Hiring A Coach? Top 10 Questions to Ask!
Welcome (back) to the Jennifer Nash Newsletter where I share biweekly tips on human leadership. If you’re new to the newsletter – welcome – I’m so glad you’re here!
When it comes to developing yourself, a great coach can make all the difference. But how do you ensure that you’re hiring the right coach for you? Start with these top 10 questions as part of your due diligence:
Who is their coach?
Olympic athletes, Oprah, and even former President Obama have coaches. Why? Because they wanted someone in their corner to help them reach and then exceed their potential. This question is key because every coach should have a coach and great coaches do. It’s a signal that they value continuous learning, have a growth, rather than fixed, mindset, and are aware that they don’t know everything.
What is their top takeaway from the most recent domain-relevant book they’ve read?
Lifelong learning is essential in an ever-changing world, and nowhere is that more true than in coaching. This question helps you determine if they’re keeping up with the latest trends and knowledge in their domain. This matters because if they’re up to date on the latest thinking, you know that they’ll bring best practices and cutting-edge developments to your sessions, which will help you elevate your game.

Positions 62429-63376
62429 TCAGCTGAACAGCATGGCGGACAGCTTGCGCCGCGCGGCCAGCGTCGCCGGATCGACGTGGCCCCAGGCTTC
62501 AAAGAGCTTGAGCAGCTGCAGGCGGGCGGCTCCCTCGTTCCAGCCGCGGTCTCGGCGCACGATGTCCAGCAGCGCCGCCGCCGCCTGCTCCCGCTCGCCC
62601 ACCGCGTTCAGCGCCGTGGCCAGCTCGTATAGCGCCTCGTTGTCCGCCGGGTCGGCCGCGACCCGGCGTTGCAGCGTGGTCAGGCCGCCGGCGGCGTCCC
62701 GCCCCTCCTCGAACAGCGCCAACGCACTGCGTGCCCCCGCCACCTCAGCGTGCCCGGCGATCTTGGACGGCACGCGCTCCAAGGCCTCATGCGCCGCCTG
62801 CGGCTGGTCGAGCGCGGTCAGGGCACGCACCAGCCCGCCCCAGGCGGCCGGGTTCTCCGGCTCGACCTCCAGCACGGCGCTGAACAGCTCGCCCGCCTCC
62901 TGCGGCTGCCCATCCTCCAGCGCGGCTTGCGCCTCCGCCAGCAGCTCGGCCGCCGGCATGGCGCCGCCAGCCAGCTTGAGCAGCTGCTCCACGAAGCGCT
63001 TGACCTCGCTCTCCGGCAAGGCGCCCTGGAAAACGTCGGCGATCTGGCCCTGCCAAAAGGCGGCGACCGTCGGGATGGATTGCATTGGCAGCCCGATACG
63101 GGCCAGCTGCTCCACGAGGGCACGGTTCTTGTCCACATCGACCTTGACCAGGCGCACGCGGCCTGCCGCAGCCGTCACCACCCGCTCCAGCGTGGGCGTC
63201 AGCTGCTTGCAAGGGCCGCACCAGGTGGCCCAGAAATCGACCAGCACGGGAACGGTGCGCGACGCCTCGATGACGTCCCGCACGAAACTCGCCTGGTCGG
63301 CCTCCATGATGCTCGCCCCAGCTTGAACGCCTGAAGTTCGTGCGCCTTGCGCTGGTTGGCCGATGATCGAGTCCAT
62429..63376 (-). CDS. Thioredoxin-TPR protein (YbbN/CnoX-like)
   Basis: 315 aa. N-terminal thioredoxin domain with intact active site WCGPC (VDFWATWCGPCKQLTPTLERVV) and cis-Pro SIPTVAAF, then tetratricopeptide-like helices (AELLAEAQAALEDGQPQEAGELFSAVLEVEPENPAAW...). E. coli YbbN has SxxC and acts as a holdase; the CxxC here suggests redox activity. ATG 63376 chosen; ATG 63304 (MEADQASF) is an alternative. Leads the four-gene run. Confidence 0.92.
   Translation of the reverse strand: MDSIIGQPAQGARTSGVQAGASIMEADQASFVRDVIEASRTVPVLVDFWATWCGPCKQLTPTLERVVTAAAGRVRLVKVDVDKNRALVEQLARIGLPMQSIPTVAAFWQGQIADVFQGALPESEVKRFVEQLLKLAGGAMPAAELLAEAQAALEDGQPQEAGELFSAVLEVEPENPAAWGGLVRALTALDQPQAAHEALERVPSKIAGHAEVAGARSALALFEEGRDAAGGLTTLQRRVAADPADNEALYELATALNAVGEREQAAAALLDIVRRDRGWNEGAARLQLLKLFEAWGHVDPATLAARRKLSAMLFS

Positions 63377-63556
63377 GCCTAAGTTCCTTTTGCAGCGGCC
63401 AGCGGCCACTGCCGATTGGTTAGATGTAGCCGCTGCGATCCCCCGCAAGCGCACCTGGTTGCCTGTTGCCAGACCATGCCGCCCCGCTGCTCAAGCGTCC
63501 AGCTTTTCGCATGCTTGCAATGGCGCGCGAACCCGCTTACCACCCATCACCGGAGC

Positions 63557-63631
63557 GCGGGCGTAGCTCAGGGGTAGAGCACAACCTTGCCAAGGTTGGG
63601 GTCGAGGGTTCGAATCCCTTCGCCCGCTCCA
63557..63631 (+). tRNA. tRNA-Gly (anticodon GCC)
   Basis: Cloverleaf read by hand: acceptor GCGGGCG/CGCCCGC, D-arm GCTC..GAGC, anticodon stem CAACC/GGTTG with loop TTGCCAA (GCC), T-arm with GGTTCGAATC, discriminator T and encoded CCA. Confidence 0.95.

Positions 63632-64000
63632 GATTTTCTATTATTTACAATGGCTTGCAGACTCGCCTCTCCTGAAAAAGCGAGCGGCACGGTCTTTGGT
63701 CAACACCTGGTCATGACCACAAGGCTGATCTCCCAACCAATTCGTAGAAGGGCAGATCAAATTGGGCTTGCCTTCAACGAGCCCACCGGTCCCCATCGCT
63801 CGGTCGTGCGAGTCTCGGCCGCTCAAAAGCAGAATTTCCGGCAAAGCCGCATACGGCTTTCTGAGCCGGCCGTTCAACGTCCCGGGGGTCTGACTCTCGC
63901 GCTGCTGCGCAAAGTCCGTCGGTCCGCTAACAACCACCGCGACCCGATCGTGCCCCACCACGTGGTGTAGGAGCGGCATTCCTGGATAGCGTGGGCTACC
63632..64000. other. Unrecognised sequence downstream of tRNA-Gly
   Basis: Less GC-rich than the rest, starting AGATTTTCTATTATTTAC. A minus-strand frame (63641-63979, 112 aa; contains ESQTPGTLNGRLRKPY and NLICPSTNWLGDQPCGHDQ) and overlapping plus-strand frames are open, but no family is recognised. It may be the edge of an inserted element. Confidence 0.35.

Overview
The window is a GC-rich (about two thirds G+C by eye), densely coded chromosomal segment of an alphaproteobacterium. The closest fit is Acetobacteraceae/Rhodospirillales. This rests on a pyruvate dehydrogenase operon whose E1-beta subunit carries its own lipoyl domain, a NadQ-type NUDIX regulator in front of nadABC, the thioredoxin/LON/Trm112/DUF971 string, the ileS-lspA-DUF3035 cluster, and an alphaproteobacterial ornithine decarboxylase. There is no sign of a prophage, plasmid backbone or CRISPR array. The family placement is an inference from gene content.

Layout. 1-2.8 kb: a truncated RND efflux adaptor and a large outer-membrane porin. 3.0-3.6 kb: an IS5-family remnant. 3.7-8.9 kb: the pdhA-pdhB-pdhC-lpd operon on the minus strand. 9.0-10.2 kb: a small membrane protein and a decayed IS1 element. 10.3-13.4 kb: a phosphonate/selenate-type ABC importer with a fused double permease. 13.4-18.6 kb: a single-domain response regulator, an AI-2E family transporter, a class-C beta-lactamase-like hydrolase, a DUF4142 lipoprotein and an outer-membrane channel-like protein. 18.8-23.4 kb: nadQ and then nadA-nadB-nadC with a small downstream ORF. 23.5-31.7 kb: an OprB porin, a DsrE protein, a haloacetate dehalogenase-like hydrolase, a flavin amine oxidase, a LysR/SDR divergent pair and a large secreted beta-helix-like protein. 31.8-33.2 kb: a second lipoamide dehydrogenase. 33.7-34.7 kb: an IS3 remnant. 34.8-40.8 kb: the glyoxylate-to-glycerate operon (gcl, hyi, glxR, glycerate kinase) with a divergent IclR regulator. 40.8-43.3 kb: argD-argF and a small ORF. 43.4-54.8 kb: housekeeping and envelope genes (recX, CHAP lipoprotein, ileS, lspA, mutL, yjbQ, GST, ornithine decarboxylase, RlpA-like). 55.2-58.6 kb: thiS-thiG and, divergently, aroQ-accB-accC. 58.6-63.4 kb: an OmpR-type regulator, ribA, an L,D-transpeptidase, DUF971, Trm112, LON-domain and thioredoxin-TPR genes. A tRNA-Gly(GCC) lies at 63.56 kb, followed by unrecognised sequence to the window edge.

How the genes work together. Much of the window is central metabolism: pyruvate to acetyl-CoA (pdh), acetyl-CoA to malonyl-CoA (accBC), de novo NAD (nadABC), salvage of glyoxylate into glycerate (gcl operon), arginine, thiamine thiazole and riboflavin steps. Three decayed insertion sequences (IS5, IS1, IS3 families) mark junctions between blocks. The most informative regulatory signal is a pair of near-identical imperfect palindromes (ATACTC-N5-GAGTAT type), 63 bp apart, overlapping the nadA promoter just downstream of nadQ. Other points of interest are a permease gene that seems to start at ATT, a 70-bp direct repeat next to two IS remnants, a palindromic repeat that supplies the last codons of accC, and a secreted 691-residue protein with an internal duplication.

Which professional coaching certifications do they hold?
Certified coaches have dedicated time to complete rigorous training, learn coaching competencies, study and pass challenging certification exams, and agree to adhere to high professional, moral, and ethical standards. If they don’t hold any certifications, it might be helpful to interview several coaches that do so you can compare and contrast and feel confident in making your decision. Pro tip: Coaches who have earned coaching certifications in addition to having substantial experience in their domain are likely to be more effective than those without.
To what extent did their last three clients realize their coaching goals?
This question gives you an idea of the coach’s effectiveness and their track record. Did their clients achieve their goals? If they fell short, what happened? If they exceeded them, what outcomes were achieved? Understanding how the last three clients fared with this coach may indicate your success potential with this coach.
How do they build a quality coaching relationship with clients?
Coaches who build quality coaching relationships use three foundational elements: shared vision, relational energy, and compassion per my doctoral research, which directly impacts the likelihood of achieving their desired outcome. Their answer should reflect these elements, plus giving trust first, and any others important to you from a relational standpoint. Ask for three references and talk with them to get the scoop on what it’s really like to work 1:1 with this coach.
What is their specialty/niche focus area?